BY CHRISTINE LEHMANN
An analysis of blood pressure data from nearly 1,300 persons in late life found that both higher and declining systolic blood pressure increased the odds of having one or more brain infarcts. In addition, higher mean systolic blood pressure over time was associated with a higher number of Alzheimer's disease tangles in the brain, according to the paper published online July 11 in Neurology.
"While the relationship between high blood pressure and brain infarcts was expected based on previous research including a seminal study published in the July/August 1976 issue of Stroke, we were surprised that a faster decline in systolic blood pressure in late life also increased the odds of having one or more infarcts," lead investigator Zoe Arvanitakis, MD, MS, FAAN, medical director of Rush Alzheimer's Disease Center at Rush University Medical Center in Chicago, told Neurology Today. "The takeaway is that you can't ignore blood pressure even later in life because both increasing and decreasing levels appear to be unhealthy for the brain," said Dr. Arvanitakis.
Previous clinical and neuroimaging research, including a study published in the December 2012 Lancet Neurology, established that hypertension is a risk factor for stroke, but most of the studies involved subjects in mid-life. "Few studies have looked at people in late life to investigate the relationship between a range of blood pressure values and brain pathology," said Dr. Arvanitakis.
Although neuroimaging testing is now more sophisticated than ever, only postmortem assessments can definitively detect microscopic cerebrovascular disease such as infarcts and Alzheimer's pathologies including amyloid plaques and neurofibrillary tangles. "This study extends the knowledge from beyond what's available in the literature currently," said Dr. Arvanitakis.
This clinical pathologic study funded by the National Institutes of Health was derived from three ongoing prospective studies on aging involving community-based cohorts. In each, blood pressure data were collected at baseline and annually, and a self-reported history of hypertension and medications, including antihypertensives, was recorded annually. They also collected postmortem data on cerebrovascular disease, including different size infarcts and locations of infarcts, large and small vessel diseases (atherosclerosis and arteriolosclerosis), and neuropathological diseases (especially Alzheimer's disease).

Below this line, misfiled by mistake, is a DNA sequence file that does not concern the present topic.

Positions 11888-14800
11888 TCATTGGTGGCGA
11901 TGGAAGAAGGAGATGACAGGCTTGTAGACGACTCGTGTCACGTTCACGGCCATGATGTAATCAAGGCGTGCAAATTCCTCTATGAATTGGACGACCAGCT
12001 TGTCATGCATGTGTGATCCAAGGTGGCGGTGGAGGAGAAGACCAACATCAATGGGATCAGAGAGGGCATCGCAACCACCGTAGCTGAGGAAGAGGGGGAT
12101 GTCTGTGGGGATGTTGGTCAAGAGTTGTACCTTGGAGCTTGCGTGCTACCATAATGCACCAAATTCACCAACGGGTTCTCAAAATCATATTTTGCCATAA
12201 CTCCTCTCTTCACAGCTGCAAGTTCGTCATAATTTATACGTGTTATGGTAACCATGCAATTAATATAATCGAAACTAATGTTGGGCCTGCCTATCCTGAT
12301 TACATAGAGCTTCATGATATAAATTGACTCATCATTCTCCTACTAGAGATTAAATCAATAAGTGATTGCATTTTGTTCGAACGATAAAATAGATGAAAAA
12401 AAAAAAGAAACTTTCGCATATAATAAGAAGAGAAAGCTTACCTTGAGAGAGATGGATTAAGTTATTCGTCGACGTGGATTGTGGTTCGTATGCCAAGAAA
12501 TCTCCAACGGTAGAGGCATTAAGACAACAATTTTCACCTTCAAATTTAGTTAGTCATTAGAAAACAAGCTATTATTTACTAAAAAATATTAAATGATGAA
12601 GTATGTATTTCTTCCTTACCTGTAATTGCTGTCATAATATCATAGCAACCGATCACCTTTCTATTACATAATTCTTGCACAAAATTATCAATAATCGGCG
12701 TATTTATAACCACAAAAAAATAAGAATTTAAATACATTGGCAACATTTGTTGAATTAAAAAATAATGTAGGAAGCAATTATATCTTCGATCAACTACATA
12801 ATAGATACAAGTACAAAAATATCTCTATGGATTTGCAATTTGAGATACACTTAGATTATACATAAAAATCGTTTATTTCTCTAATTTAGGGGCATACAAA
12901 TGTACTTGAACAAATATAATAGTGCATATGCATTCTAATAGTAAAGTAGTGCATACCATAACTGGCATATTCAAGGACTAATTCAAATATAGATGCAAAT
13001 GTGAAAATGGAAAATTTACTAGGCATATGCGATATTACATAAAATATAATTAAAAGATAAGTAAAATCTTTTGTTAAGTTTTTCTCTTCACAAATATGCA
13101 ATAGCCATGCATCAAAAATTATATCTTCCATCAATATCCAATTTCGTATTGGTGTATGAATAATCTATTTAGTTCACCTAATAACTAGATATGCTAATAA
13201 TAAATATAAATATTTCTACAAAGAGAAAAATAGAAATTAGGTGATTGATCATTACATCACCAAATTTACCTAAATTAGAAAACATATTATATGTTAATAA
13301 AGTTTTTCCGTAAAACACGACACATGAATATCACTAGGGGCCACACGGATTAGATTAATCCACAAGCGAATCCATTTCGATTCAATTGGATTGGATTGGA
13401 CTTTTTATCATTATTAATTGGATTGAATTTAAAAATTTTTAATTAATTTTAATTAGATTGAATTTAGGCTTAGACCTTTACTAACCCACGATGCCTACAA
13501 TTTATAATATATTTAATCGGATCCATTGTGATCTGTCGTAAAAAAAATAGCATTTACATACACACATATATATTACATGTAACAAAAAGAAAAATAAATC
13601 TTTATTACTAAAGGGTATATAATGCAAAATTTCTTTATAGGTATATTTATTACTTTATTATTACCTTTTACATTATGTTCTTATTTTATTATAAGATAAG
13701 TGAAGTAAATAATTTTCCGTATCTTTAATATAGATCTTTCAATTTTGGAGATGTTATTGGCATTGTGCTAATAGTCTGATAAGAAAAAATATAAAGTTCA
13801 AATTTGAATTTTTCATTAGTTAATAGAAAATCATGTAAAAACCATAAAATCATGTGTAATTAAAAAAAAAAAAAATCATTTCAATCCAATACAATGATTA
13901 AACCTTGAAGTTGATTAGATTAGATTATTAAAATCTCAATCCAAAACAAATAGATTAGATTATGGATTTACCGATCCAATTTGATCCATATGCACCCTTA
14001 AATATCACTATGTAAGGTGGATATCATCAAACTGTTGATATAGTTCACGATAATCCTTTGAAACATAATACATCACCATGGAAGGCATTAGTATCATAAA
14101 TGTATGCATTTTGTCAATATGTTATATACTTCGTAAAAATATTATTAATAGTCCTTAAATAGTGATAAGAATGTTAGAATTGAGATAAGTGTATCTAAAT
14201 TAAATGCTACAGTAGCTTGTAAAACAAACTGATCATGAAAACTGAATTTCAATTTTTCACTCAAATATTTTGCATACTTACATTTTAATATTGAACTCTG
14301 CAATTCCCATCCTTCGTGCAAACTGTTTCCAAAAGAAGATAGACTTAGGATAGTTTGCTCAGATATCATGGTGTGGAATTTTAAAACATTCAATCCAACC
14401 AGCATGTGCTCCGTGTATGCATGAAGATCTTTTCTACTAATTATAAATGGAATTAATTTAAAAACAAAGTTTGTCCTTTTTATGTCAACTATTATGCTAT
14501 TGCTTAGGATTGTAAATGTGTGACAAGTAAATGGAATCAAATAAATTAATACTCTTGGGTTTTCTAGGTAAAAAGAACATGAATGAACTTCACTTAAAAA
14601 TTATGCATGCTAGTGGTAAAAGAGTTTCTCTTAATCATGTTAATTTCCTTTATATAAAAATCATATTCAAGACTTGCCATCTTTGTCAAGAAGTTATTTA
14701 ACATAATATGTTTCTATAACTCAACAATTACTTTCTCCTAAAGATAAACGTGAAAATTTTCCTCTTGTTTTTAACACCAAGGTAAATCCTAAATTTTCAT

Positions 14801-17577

The researchers analyzed postmortem data on 1,288 men and women whose mean age at death was 88.6 years; they were followed for a mean of eight years, and up to 24 years.
"Because late-life blood pressure varies over time, we investigated the role of both mean systolic and diastolic values and changes over time using the slope in late-life blood pressure. We also looked at how these blood pressure measures related to brain pathology," said Dr. Arvanitakis.
The researchers found that that the mean person-specific systolic blood pressure was 134 mmHG (SD=13) and the mean diastolic blood pressure was 71 mmHg (SD=8). Having a higher mean systolic blood pressure and a faster systolic decline over time increased the odds of having one or more brain infarcts. Specifically, a person with a blood pressure of one standard deviation above the mean (147 mmHg) would have a 46 percent increased odds of having one or more infarcts. A higher mean systolic blood pressure was also associated with a higher number of neurofibrillary tangles (p=0.038) but not with amyloid plaques, "both of which are defining pathologic measures of Alzheimer's disease," said Dr. Arvanitakis.
Diastolic blood pressure had a weaker association with infarcts (SD=8) with one standard deviation above the mean resulting in a 28 percent increased odds of having any infarct. The researchers found no relationship between mean and diastolic slope and Alzheimer's disease pathology.
The researchers adjusted for demographics and other factors to examine associations of both systolic and diastolic blood pressure with infarcts, cerebral vessel diseases, and overall and individual measures of Alzheimer's disease pathology, including plaques and tangles. Secondary analyses looked at effects of age, apolipoprotein E4, and variables related to blood pressure such as hypertension, antihypertensive medications, and vascular risk factors and diseases. There was no change in associations but there was an interaction of age with blood pressure, "such that the effect of mean systolic blood pressure on infarcts decreased with aging," said Dr. Arvanitakis.
The main strength of the study is that it looked at the full range of blood pressure values for both systolic and diastolic blood pressure "since these may have differential effects on the brain, as indeed shown by the results," said Dr. Arvanitakis.
The main limitations were a lack of access to midlife blood pressure measurements, and that most subjects were on hypertensive medications and their blood pressure was relatively well controlled. This limited the researchers' ability to observe effects of blood pressure on a wider distribution of values.